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The exact date of the Buddhais still the object of disputes. Several methods have been often used to calculating the date of the Buddha. But most of them are unreliable, especially those which either depend on very late material or are of dubious nature in one way or the other. Here we propose to discuss only the most important hypotheses.

Before moving to the real issue, it is important to note that the dates of accession of both Candagupta and Asoka are inextricably linked to the date of the Buddha. Therefore, these two dates need to be determined before any work can be done on the date of the Buddha.

It is more or less certain that Candagutta started to rule in the year c.317 BC, though some scholars have put it a little earlier. On the basic of the names of various Greek kings mentioned in the 13th Rock Edict, the date of Asoka’s accession maybe put in C. 268 BC and the consecration took place in the fourth year of his reign (i.e. after 3 years in C. 265 BC)

The sources used for the study of the date of the Buddhamay broadly be divided into as follows :


 The Long Chronology is mainly based on the Southern Buddhist legends which are contained in the Dipavamsa and the Mahavamsa. The cornerstone of the Long Chronology is the number 218 which is given as the number of years that elapsed between the death of the Buddha and the consecration of Asoka, so the Buddha’s death may be followed :

* Asoka ascended the throne                                 = C. 268 BC

* Asoka’s consecration took place (268 – 3)         = 265 BC

* Asoka’s consecration took place (268 – 3)         = 218 years AB

Death of the Buddhatook place (218 + 265)        = C. 483 BC


The short chronology is based on the testimony of the Indian sources and Chinese and Tibetan translations.

In all the recessions of the Vinaya pitaka, we are told that the Buddha died 100 or 110 years before the consecration of Asoka. In other words, the Mahaparinibbana should be dated in the year 368 or 378 BC. The theory of 100 years, according to Northern Buddhist legends, is widespread throughout to world. H’suan T’sang points out that “at the time of his death, the Buddha said that : a hundred years hence there shall be a King Asoka”.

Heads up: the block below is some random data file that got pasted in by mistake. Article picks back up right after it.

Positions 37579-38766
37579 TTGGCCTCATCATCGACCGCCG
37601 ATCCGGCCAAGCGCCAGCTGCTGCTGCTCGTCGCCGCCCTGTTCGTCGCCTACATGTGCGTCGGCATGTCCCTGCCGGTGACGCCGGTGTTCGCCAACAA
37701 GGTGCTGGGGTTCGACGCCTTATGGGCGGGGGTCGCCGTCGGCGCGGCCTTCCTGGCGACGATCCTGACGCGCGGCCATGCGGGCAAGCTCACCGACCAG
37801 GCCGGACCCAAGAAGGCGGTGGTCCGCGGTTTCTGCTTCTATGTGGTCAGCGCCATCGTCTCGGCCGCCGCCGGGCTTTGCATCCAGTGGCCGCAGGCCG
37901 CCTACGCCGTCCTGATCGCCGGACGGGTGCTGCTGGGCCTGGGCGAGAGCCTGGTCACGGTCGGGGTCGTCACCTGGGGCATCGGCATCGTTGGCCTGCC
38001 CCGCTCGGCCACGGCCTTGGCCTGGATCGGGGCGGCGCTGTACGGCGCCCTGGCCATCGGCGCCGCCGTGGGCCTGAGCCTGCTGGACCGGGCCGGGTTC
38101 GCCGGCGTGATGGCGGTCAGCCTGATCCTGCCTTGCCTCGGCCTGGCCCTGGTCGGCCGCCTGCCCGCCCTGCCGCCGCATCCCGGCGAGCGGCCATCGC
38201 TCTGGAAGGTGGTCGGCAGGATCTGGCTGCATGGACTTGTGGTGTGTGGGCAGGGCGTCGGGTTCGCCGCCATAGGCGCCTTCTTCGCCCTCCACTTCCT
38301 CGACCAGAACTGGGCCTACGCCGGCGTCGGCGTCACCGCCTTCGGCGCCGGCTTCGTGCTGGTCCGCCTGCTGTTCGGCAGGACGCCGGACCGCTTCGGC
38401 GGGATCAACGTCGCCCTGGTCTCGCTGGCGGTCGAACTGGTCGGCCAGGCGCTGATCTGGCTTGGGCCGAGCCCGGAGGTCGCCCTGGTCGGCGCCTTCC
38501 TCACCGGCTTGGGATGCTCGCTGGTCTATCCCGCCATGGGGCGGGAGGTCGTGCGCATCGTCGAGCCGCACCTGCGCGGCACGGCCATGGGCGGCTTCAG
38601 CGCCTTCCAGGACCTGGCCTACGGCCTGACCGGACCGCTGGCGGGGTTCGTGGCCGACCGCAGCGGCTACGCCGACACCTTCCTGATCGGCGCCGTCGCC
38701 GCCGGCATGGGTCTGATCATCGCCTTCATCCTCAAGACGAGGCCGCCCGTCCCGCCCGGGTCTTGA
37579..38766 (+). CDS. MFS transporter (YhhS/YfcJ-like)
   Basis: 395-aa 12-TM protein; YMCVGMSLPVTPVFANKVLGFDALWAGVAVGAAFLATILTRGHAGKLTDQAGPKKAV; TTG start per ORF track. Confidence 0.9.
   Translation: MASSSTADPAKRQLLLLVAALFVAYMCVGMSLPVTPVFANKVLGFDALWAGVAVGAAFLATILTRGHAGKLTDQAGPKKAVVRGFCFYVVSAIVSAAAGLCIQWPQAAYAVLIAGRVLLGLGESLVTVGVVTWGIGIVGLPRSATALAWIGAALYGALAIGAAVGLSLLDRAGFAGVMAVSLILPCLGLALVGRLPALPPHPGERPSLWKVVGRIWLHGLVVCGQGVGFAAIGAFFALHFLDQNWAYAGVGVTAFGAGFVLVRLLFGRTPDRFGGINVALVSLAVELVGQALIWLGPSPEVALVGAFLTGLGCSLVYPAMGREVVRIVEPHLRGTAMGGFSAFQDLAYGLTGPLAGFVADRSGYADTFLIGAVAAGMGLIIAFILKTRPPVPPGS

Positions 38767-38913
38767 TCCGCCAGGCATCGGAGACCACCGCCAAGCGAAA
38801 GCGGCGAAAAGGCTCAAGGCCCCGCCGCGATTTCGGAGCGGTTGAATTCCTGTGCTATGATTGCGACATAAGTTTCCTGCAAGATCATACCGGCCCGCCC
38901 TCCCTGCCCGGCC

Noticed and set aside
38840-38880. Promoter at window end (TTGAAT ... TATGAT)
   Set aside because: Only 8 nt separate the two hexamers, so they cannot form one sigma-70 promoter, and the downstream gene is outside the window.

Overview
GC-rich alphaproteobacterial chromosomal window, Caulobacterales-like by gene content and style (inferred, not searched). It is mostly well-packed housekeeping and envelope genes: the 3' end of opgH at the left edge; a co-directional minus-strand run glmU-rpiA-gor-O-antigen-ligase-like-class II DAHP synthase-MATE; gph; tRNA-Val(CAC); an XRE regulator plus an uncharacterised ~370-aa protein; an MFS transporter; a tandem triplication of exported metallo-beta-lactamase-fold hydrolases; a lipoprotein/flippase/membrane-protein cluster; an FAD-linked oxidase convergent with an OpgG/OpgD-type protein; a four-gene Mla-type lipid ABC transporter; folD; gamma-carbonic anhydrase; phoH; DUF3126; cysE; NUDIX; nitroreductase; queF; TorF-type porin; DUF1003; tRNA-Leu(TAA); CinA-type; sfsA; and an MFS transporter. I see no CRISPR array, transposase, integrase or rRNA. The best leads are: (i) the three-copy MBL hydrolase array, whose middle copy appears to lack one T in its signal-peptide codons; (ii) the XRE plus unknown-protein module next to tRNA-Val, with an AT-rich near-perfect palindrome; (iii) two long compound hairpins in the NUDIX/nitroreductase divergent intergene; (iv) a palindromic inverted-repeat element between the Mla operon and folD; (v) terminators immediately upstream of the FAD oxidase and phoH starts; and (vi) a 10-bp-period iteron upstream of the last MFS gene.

This material is contained in the Li Tai San Pao Chi written by Fei Chang Fang and have been used as a major pillar for supporting the Long Chronology. According to this text, after the passing away of the Buddha, Upāli collected the Vinaya and observed the Pavāranā on the 15th of the 7th moon of the same year and he marked a dot (on a record) and placed it close to the Vinaya text. Thereafter this was repeated every year as a traditional practice. The tradition had been handed down from teacher to teacher for generations. Till teacher Sanghabhadra’s time, on the 15th of the 7th Moon, in the 7th year of Yung-Ming (489 AD), the total amounted to 975 dots in that year. A dot is counted as a year.”

Thus, on the above basic, we get:

* The Buddha’s death              = 489 AD – 975 = 486 BC

* Asoka’s consecration              = 486 BC – 218 = 268 BC

Therefore, the Mahāparinibbāna of the Buddhatook place in the year 486 BC. But W. Pachow said that  three extra dots were possibly added to the record after 489 AD. Thus, the actual date of the Mahāparinibbāna should be  :

489 AD – 972 = 483 BC.


In the chronological system on which the Dipavamsa and Mahavamsa are based the succession of the great teachers who are considered as the custodians of the Vinaya from Upali down to Mahinda plays an important part. This succession is in order as follow : Upali, Dasaka, Sonaka, Siggava….According to the Dipavamsa :

- Upali kept the Vinaya for 30 years

- Dasaka  …………….       26 years

- Sonaka  ……………..      8 years

- Siggava …………….      30 years

Thus, the total number of years from Upali to Siggava is 94 years. But we are told that Siggava died in the year c 3003 BC. From it, we got :

 303 + 94 = c. 397 BC.

The hypothesis is also supported by the calculation to the continuing of Kings ruling from Ajatasatthu’s to Kalasoka’s reign.

In conclusion:  It may be said that the Buddhadied in the year c. 397 BC or allowing for error, a couple of years before or after this date which is not very far removed from the short chronology.





The Four Noble Truths are the basic doctrines of the Lord Buddha. In the Mahaparinibbanasutta, the Buddha said that it is through not understanding the Four Noble truths that we have to wander so long in this path of rebirth. The four noble truths are : dukkha, the cause of dukkha, the cessation of dukkha and the way leading to the cessation of dukkha.